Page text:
February 13, 2013
The Guardian, 2/13/2013
Mexico’s new administration has offered the first details of its new strategy in the country’s war on drugs, saying the government will spend $9.2bn (£5.9bn) this year on social programmes to keep young people from joining criminal organisations in the 251 most violent towns and neighbourhoods across the country.
The government will flood those areas with spending on programmes ranging from road building to increasing school hours, President Enrique Peña Nieto and Miguel Ángel Osorio Chong, the interior secretary, told an audience in the central state of Aguascalientes.
February 11, 2013
The International, 2/11/2013
As drug wars continue to ravage Mexico, President Enrique Peña Nieto signed The General Victims Act on January 9, 2013 that will trace and compensate innocent victims of the “War on Drugs”. The bill was approved by Congress in April 2012 under the Calderón administration, though implementation was delayed due to objections by former president Felipe Calderón that the bill was too vague, presenting the possibility of it being unconstitutional and difficult to implement.
Calderón’s veto registered criticism from human rights activists who rallied for victim recognitions and reparations. The bill, which remains unchanged, was signed by Nieto with assurances that the contents would be specified to remove vagueness before implementation, but Nieto insisted that putting the law on the books was imperative.
February 6, 2013
Animal Politico, 2/5/2013
Dos de los grandes cárteles de la droga que se creían al borde de la extinción, los Beltrán Leyva y el cártel del Golfo, han dado señales de vida en diversos territorios de México durante lo que va del presente año.
Analistas independientes y de la fuerza pública consultados por la agencia de seguridad InSight Crime destacaron que ambos cárteles – que se pensaba tambaleaban debido a luchas internas, la presión de las autoridades y ataques constantes de sus rivales – parecen estar resurgiendo.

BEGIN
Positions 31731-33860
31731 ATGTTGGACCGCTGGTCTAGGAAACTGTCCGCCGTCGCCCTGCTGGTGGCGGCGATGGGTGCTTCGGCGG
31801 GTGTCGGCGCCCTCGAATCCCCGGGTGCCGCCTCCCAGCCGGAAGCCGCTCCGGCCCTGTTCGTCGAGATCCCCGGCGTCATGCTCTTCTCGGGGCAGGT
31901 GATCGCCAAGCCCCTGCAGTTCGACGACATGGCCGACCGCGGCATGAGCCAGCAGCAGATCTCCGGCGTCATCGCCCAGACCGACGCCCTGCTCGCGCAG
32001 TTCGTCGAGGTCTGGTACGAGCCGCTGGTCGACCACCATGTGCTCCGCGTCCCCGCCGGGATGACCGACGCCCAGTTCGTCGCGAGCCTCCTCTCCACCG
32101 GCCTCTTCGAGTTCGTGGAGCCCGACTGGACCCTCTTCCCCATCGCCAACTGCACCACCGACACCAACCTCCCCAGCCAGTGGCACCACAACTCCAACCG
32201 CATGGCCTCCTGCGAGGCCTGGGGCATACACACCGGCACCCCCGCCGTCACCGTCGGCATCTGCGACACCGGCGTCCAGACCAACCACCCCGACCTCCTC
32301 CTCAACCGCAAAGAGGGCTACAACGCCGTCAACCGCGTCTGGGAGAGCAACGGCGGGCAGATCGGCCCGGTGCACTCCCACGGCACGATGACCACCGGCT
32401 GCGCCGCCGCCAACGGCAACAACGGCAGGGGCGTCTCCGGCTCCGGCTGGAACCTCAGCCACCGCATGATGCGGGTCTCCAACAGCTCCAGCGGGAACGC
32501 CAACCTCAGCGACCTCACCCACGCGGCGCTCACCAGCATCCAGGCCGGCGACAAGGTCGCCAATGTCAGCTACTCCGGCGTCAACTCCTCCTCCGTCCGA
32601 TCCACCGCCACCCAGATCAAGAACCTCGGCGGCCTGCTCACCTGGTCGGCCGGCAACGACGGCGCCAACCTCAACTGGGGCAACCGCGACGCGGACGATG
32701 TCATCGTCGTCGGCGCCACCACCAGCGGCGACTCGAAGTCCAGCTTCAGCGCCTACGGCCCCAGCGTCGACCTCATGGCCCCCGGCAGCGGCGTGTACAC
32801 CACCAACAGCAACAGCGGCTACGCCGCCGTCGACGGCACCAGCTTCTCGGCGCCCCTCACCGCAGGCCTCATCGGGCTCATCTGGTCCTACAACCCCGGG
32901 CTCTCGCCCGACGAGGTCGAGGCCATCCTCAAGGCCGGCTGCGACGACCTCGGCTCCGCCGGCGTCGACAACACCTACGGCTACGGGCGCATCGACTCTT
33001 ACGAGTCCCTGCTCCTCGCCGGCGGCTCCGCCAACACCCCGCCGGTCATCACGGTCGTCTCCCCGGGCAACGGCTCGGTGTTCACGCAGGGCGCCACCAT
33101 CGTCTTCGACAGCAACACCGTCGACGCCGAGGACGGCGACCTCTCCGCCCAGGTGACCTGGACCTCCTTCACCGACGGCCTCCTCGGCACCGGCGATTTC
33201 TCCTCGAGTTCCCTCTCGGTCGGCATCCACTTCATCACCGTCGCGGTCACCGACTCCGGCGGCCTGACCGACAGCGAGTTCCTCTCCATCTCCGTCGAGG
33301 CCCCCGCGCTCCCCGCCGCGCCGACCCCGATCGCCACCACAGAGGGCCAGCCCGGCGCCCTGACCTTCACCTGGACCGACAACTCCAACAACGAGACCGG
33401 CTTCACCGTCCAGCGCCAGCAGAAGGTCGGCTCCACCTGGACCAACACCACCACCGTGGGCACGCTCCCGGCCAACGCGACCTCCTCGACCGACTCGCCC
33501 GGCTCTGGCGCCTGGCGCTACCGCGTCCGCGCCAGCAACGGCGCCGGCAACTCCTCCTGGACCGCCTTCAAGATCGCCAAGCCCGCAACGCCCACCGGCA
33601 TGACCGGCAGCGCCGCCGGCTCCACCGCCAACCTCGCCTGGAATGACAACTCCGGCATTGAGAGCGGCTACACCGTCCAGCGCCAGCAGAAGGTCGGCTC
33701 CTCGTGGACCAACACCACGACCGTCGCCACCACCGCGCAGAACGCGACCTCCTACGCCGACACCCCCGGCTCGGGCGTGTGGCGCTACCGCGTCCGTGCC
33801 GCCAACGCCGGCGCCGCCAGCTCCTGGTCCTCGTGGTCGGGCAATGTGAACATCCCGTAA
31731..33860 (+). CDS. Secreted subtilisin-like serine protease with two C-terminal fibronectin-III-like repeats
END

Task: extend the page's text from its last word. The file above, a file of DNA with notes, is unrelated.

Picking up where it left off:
January 22, 2013
Authorities in Mexico have arrested 14 people accused of belonging to the Zetas drug cartel in the northern city of Monterrey. The gang has become the largest in the country, making its money by trafficking drugs and carrying out kidnappings and assassinations.
But some Mexicans in rural areas have become frustrated by what they see as a lack of response by the authorities to the drugs violence and have formed their own vigilante groups.
January 18, 2013
Animal Politio, 1/18/2013
El Pentágono aumentará la ayuda que presta a México en la sangrienta lucha contra el narcotráfico, mediante el establecimiento de un nuevo cuartel de operaciones especiales en Estados Unidos, en el cual podrán entrenarse los efectivos mexicanos para enfrentar a los cárteles de la droga de la misma forma en que las fuerzas estadounidenses combaten a Al-Qaeda, dijeron funcionarios en Washington.
January 16, 2013
Fox News Latino, 1/16/2013
Mexico’s first survey of its federal criminal justice system confirmed what many have assumed for years: The country’s prisons are packed with inmates imprisoned on drug charges and there is widespread corruption throughout the entire system.
December 24, 2012
Thirteen people have been killed and six others gravely wounded following numerous shootouts in the Mexican state of Jalisco, officials said. Bullet riddled vehicles and buildings showed the amount of firepower used by unnamed assailants who battled with
police on Sunday. Police information points to two groups who may be responsible for the violence, the Templar Gentlemen and the
New Generation Cartel of Jalisco. In total, more than 60,000 people have died in drug-related violence and more than 5,000 disappeared in Mexico since December 2006.